Okefenokee Swamp

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The Okefenokee Swamp is a shallow, 438,000 acre (1,770 km²), peat-filled wetland straddling the Georgia–Florida border in the United States. A majority of the swamp is protected by the Okefenokee National Wildlife Refuge and the Okefenokee Wilderness. The Okefenokee Swamp is considered to be one of the Seven Natural Wonders of Georgia. The Okefenokee is the largest peat-based "blackwater" swamp in North America, and one of the largest in the world.

The name comes from the Hitchiti okifanô:ki, meaning "bubbling water", or alternatively "trembling earth" , a reference to its spongy bogs. The swamp was formed over the past 6,500 years by the accumulation of peat in a shallow basin on the edge of an ancient Atlantic coastal terrace, the geological relic of a Pleistocene estuary. The swamp is bordered by Trail Ridge, a strip of elevated land believed to have formed as coastal dunes or an offshore barrier island.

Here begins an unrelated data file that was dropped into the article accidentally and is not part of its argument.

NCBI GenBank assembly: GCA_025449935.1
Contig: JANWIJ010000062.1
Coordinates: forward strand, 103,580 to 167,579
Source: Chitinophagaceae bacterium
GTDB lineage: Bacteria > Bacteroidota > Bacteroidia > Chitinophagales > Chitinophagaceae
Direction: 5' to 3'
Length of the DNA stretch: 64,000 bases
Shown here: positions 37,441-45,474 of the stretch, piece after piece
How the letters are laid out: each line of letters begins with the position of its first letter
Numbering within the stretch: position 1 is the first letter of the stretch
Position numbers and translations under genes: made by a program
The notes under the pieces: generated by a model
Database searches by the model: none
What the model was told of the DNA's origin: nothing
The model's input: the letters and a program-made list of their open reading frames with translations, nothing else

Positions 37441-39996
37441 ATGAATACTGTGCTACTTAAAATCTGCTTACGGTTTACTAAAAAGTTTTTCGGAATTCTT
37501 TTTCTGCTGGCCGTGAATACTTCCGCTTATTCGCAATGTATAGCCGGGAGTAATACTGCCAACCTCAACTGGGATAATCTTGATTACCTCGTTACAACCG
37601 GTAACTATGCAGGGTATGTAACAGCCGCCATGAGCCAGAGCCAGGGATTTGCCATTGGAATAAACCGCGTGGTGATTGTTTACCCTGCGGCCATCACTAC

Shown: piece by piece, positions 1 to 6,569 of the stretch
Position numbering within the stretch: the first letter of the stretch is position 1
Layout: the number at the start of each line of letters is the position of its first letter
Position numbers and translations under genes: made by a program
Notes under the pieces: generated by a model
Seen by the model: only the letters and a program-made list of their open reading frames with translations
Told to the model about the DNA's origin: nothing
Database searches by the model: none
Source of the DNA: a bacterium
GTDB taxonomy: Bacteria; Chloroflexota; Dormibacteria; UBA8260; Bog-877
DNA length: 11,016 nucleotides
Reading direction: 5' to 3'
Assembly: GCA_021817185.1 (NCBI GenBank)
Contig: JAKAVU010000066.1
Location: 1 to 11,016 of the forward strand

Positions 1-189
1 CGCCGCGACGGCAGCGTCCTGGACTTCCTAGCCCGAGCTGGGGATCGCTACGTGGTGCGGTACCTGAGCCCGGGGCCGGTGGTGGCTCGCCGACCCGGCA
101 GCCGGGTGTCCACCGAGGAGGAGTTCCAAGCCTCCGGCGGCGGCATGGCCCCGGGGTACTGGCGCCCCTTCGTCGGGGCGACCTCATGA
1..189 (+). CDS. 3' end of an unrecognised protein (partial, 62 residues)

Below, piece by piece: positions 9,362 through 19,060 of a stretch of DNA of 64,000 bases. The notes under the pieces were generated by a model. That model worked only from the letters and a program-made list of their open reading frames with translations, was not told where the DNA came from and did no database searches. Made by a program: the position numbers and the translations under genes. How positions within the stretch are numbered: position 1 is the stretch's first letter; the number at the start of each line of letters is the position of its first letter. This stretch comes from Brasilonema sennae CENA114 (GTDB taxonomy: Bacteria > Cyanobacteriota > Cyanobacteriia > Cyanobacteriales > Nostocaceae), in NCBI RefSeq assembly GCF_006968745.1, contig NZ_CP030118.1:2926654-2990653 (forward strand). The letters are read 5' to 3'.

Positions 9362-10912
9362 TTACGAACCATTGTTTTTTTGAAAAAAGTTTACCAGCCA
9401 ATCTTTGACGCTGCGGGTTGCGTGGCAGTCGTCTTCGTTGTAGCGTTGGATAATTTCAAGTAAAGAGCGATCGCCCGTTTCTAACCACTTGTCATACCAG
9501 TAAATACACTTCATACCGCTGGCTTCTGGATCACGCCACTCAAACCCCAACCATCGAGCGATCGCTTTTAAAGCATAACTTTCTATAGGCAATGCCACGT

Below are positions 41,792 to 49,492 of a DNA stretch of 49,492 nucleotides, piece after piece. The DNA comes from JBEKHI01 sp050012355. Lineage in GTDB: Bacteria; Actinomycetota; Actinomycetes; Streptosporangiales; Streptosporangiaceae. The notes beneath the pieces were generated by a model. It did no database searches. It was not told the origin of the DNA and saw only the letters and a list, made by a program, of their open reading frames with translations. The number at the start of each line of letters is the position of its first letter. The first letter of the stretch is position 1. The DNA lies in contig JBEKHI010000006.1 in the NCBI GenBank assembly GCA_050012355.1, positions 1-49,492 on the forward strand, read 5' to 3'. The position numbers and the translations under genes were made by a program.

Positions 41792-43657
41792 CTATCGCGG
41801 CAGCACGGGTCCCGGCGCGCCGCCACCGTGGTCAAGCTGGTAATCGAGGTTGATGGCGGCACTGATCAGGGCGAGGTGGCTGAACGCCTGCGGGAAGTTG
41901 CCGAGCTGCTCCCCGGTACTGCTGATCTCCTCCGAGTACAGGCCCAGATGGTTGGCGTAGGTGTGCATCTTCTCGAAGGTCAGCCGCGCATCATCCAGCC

The St. Marys River and the Suwannee River both originate in the swamp. The Suwannee River originates as stream channels in the heart of Okefenokee Swamp and drains at least 90% of the swamp's watershed southwest towards the Gulf of Mexico. The St. Marys River, which drains only 5–10% of the swamp's southeastern corner, flows south along the western side of Trail Ridge, through the ridge at St. Marys River Shoals, and north again along the eastern side of Trail Ridge before turning east to the Atlantic. The Suwanee Canal was dug across the swamp in the late nineteenth century in a failed attempt to drain the Okefenokee.

 

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Okefenokee Swamp
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